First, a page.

It's a real shame. I loved that "first" store (It wasn't really, it was the third iteration, the first sold textbooks, the second was a small shop, the third was on State Street, the fourth took over the old Jacobson's Dept. Store on Liberty). I was afraid to try to get a job there because you had to pass a test on book knowledge, and I have always been weak in the humanities...

    but for sometime now, I've felt that the quality of the store experience in B&N, for the most part, is far superior to Borders.

    Good piece.

  • Rick Mangus


  • Jon Bon Jovi


    Who cares!

  • Jon Bon Jovi

    LOL@Lydia DePillis

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    burberry holl google

  • Sarah

    I've been selling books for 13 years, and have worked for Borders, B&N, and several independants. About 5 years ago, Borders started pushing out its experienced staff to save money. People noticed the difference.
    And I definitely agree with #5 - if you want a bookstore in your town/city, patronize the one you have. Online shopping doesn't support your neighbors.

  • luisa

    I am not surprised that Border's is having trouble. I really tried to like that store, be it in S Fla., N NJ, Lower Westchester or upstate NY, but at every location I encounter incompetent, unhelpful store personnel. If this is happening at all these locations, then it is not as issue of an individual store or store manager but of a systemic problem within the corporation. I have been going to B&N for decades and almost never have had a problem and the few times I did it was solved to my satisfaction. At Border's, in contrast, I have had several problems just in the last few years. I have sent written complaints via email but they were never answered and I tried to bring problems to the attention of store managers but their only response seems to be there is nothing to be done. I can only assume this kind of treatment DRIVES customers AWAY. I live brick and mortar bookstores and a few years ago I made the decision to give all my business to B&N and not to Border's. I guess many other customers made the same choice. So I am not surprised Borders is having problems.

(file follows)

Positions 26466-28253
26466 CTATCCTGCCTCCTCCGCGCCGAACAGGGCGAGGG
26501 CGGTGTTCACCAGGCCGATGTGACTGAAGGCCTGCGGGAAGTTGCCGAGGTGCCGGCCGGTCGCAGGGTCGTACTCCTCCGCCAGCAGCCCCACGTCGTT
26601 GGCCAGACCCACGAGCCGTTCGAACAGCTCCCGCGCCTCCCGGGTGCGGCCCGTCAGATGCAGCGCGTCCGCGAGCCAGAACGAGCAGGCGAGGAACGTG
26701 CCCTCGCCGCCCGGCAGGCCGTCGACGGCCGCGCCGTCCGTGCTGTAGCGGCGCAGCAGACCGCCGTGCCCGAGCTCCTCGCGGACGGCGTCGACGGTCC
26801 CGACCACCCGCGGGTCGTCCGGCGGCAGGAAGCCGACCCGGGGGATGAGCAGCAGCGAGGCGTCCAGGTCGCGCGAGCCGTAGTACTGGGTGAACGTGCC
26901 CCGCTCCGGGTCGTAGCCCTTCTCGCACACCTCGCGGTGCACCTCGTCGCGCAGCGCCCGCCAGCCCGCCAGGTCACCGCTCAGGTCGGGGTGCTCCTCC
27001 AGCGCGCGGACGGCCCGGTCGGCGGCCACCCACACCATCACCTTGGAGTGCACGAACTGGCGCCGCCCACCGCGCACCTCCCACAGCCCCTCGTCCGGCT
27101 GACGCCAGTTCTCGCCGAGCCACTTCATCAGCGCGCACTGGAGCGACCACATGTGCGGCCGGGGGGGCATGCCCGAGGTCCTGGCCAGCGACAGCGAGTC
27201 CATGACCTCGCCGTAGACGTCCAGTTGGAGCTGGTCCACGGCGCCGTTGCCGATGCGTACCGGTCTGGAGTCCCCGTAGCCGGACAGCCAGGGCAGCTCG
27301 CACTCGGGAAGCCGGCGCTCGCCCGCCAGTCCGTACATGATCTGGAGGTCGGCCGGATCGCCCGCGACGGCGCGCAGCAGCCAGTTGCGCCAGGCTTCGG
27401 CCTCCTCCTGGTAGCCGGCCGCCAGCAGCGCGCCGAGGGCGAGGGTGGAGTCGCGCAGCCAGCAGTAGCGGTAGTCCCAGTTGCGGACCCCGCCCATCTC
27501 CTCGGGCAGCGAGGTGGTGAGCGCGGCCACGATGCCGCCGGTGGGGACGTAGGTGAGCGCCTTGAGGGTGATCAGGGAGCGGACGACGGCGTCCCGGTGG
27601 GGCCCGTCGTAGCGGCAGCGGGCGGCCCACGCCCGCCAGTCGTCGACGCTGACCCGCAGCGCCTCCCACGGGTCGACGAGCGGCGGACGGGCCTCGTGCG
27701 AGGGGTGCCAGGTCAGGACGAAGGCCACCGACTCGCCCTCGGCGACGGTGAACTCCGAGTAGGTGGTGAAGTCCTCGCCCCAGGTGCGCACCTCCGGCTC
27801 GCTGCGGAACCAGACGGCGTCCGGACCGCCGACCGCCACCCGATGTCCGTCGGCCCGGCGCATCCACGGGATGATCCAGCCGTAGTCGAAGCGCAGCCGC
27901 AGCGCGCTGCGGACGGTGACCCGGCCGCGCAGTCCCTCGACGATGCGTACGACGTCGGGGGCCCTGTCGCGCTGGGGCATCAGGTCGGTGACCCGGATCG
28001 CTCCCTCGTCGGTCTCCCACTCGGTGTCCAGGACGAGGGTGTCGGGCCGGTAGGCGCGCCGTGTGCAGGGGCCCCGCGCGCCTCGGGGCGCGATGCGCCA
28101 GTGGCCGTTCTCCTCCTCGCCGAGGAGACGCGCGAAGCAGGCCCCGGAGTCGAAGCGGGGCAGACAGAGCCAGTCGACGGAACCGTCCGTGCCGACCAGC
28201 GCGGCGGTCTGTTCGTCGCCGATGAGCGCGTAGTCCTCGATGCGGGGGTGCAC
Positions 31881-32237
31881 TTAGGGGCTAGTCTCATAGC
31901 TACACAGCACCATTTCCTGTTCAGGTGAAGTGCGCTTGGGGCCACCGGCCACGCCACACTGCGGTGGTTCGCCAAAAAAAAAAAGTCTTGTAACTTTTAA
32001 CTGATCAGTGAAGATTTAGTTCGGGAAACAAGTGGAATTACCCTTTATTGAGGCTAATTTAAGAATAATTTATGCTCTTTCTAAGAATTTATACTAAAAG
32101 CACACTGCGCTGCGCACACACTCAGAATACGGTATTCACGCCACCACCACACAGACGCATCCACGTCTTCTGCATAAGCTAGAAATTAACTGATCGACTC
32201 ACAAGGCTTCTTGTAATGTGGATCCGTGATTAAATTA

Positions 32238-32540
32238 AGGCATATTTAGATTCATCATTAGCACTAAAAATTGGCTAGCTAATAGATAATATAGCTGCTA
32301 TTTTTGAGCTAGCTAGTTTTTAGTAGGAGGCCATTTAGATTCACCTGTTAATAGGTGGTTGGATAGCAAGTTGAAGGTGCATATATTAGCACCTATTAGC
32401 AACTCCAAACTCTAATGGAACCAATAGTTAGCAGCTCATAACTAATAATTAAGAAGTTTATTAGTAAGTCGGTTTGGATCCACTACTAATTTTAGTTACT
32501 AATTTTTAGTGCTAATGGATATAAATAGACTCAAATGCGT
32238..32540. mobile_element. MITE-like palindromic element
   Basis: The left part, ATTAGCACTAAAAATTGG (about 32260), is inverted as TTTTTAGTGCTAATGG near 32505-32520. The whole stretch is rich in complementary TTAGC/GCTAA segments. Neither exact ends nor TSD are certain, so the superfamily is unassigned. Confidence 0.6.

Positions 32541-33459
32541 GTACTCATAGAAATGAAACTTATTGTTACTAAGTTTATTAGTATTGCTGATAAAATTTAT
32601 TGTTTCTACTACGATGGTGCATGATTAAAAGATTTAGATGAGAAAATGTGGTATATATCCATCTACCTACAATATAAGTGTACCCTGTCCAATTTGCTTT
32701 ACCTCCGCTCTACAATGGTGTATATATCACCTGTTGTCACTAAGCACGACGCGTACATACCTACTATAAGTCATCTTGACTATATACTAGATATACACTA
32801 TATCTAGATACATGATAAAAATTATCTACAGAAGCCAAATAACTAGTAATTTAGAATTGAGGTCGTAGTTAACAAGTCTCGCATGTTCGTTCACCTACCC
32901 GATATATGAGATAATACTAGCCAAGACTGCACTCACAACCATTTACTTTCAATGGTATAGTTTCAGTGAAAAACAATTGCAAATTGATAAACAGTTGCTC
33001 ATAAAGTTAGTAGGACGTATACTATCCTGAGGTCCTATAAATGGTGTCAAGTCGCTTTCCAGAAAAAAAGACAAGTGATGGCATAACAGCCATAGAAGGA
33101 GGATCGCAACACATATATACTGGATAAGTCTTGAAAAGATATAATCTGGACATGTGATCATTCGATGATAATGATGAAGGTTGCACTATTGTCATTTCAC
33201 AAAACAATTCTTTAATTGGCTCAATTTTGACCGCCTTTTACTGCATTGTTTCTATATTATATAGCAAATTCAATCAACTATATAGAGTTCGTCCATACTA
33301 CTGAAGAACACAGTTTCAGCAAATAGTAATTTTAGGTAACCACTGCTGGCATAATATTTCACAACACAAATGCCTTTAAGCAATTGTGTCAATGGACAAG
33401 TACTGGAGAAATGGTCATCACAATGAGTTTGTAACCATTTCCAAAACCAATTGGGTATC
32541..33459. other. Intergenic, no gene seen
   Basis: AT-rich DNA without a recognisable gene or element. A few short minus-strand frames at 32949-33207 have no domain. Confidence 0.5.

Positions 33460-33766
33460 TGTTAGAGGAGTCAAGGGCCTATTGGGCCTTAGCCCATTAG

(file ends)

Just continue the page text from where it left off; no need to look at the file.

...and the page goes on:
• Gabrielle

    I would miss Borders. I for one prefer a loyalty program that's free. I like getting the coupons and the discounts that Borders gives without having to give them $25 a year. I don't buy enough books in a year to make that worth my while. Why? Because I don't love books? You haven't seen my house. I do love them. But I have priorities for my money (like adopting 2 children internationally--which is why I'm in Poland right now) that leaves me less to buy books and pay for loyalty programs. So I go to B&N usually to browse, or to look in the Bargain Books section. I go to Borders when I want to buy a book.

  • Anne Kubeck

    We here at Borders Group, Inc. don't give a damn about what you customers think. We hate books and don't read. We just want to make money.

    Ms. Anne Kubeck Executive Vice President